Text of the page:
# CMSC 451 UMUC Programming Application of A Graph Discussion

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Give an example of an application of a graph, in which the minimum
spanning tree would be of importance. Describe what the vertices,
edges and edge weights of the graph represent. Explain why finding a
minimum spanning tree for such a graph would be important.
CMSC 451 Homework 5
1. Execute Prim’s minimum spanning tree algorithm by hand on the graph below showing
how the data structures evolve specifically indicating when the distance from a fringe
vertex to the tree is updated. Clearly indicate which edges become part of the minimum
spanning tree and in which order. Start at vertex A.
2
3
A
7
5
6
4
G
3
1
F
B
I
4
H
8
2
6
E
C
2
2
1
D
2. Execute Kruskal’s algorithm on the weighted tree shown below. Assume that edges of
equal weight will be in the priority queue in alphabetical order. Clearly show what
happens each time an edge is removed from the priority queue and how the dynamic
equivalence relation changes on each step and show the final minimum spanning tree that
is generated.
3. Give an example of a weighted graph for which the minimum spanning tree is unique.
Indicate what the minimum spanning tree is for that graph. Give another example of a
weighted graph that has more than one minimum spanning tree. Show two different
minimum spanning trees for that graph. What determines whether a graph has more than
one minimum spanning tree?
4. Given the following adjacency lists (with edge weights in parentheses) for a directed
graph:
A: B(5), C(3), D(1)
B: C(1), D(3)
C: B(3), D(7), E(1)
D: A(6), C(3)
E: F(5)
F: D(3), A(4)
Execute Dijkstra’s shortest-path algorithm by hand on this graph, showing how the data
structures evolve, with A as the starting vertex. Clearly indicate which edges become part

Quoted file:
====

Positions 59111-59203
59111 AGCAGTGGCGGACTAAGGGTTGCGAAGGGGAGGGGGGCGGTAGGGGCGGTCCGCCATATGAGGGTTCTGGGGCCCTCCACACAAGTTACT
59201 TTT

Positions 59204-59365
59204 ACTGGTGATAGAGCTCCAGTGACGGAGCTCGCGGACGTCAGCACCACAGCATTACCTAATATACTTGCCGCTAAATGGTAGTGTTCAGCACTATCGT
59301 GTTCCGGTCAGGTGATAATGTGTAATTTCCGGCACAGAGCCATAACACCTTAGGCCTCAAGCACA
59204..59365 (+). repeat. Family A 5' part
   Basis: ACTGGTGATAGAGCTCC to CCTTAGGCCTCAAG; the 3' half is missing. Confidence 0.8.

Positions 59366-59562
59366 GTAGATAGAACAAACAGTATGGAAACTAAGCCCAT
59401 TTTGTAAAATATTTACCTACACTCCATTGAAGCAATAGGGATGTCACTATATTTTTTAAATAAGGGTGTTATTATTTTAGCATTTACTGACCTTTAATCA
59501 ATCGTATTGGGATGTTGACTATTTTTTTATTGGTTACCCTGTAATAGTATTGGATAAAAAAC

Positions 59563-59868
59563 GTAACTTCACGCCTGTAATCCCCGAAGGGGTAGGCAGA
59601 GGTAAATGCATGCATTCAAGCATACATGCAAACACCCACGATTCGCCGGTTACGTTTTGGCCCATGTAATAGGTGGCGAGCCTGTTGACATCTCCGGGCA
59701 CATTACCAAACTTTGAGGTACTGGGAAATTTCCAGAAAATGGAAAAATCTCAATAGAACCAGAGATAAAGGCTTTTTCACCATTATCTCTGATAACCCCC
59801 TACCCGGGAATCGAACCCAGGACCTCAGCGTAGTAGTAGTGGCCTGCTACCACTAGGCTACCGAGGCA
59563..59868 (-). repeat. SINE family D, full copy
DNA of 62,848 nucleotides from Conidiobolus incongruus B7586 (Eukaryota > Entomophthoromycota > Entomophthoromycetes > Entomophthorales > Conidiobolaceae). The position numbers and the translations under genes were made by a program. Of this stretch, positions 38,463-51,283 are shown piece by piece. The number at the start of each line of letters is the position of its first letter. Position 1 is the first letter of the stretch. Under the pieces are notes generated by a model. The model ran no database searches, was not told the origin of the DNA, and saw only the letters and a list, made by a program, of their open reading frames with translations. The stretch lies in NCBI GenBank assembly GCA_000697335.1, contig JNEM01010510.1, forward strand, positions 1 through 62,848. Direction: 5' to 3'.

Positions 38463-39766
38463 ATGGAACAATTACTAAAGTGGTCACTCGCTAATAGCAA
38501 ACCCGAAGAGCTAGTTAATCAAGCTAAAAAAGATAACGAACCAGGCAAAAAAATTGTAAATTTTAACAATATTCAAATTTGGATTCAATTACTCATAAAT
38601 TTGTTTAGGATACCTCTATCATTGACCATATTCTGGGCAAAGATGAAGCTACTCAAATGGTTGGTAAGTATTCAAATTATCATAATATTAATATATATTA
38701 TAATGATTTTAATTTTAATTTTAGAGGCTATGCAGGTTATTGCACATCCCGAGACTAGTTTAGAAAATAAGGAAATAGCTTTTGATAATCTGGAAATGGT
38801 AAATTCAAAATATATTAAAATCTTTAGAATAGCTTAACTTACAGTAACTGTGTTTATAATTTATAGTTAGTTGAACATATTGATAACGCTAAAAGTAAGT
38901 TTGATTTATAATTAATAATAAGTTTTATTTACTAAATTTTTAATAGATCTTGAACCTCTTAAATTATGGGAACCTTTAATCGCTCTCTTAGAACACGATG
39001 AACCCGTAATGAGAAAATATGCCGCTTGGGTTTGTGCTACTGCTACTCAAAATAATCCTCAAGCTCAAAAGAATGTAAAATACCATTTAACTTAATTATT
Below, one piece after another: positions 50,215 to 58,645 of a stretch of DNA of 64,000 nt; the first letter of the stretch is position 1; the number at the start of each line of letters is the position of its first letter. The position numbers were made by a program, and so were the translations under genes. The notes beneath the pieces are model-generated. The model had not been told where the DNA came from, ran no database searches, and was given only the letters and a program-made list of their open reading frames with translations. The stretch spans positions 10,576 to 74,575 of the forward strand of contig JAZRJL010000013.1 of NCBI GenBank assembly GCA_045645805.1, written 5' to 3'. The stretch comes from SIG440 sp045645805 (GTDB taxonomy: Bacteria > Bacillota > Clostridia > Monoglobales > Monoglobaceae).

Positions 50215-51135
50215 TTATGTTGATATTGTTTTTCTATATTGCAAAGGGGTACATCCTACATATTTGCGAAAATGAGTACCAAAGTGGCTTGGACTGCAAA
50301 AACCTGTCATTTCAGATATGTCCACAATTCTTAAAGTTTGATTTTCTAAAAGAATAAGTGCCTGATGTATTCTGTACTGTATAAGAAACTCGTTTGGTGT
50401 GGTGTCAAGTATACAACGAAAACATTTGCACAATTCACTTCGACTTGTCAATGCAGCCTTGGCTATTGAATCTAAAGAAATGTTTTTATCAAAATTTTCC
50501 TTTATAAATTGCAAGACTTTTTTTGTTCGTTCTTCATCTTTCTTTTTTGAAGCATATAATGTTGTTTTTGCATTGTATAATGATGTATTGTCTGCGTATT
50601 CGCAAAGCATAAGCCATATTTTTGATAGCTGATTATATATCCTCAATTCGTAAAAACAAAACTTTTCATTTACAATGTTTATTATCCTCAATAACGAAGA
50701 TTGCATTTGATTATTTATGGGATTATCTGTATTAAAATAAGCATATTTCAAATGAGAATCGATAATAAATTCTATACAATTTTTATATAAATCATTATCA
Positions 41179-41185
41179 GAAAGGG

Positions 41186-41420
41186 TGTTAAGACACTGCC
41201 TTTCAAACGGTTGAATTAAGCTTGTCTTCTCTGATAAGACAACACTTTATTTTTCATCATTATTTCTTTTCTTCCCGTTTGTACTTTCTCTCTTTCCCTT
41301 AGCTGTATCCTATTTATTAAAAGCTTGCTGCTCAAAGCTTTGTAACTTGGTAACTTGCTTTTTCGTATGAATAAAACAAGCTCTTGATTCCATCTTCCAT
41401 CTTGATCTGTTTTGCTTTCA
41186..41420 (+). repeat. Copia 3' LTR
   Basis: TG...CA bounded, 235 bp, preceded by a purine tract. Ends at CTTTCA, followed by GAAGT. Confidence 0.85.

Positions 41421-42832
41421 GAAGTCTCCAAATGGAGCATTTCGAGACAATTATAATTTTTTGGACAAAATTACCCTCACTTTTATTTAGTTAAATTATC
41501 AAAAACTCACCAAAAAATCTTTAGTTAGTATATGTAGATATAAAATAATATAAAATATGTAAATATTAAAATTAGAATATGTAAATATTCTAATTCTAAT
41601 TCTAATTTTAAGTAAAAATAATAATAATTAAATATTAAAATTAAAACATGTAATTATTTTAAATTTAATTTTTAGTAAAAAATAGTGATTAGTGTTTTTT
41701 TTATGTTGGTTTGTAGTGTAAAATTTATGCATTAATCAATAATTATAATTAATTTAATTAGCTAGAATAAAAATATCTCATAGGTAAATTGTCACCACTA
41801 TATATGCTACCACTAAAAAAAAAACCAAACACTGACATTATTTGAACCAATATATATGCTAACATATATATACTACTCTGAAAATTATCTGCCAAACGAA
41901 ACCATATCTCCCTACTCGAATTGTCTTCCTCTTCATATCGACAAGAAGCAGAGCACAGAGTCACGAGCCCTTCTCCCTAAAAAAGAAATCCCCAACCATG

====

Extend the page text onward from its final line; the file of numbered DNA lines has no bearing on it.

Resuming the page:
of the shortest path and in which order.
Problem
Problem 1
Problem 2
Problem 3
Meets
10 points
Does Not Meet
0 points
Indicated when the distance from a
fringe vertex to the tree was updated
(3)
Did not indicate when the distance
from a fringe vertex to the tree was
updated (0)
Indicated which edges became part of
the minimum spanning tree and in
which order (3)
Did not indicate which edges became
part of the minimum spanning tree and
in which order (0)
Provided the correct final minimum
spanning tree (4)
Did not provide the correct final
minimum spanning tree (0)
10 points
0 points
Showed what happened each time an
edge was removed from the priority
queue (3)
Did not show what happened each
time an edge was removed from the
priority queue (0)
Showed how the dynamic equivalence
relation changed on each step (3)
Did not show how the dynamic
equivalence relation changed on each
step (0)
Provided the correct final minimum
spanning tree (4)
Did not provide the correct final
minimum spanning tree (0)
10 points
0 points
Provided a correct example of a
weighted graph for which the
minimum spanning tree is unique (2)
Did not provide a correct example of a
weighted graph for which the
minimum spanning tree is unique (0)
Provided the correct unique minimum
spanning tree for that graph (2)
Did not provide the correct unique
minimum spanning tree for that graph
(0)
Provided a correct example of a
weighted graph that has more than
one minimum spanning tree (2)
Did not provide a correct example of a
weighted graph that has more than
one minimum spanning tree (0)
Provided two correct distinct minimum
spanning trees for that graph (2)
Did not provide two correct distinct
minimum spanning trees for that graph
(0)
Correctly explained what determines
whether a graph has more than one
minimum spanning tree (2)
Did not correctly explain what
determines whether a graph has more
than one minimum spanning tree (0)
Problem 4
10 points
0 points
Clearly indicated which edges became
part of the shortest path and in which
order (5)
Did not clearly indicate which edges
became part of the shortest path and
in which order (0)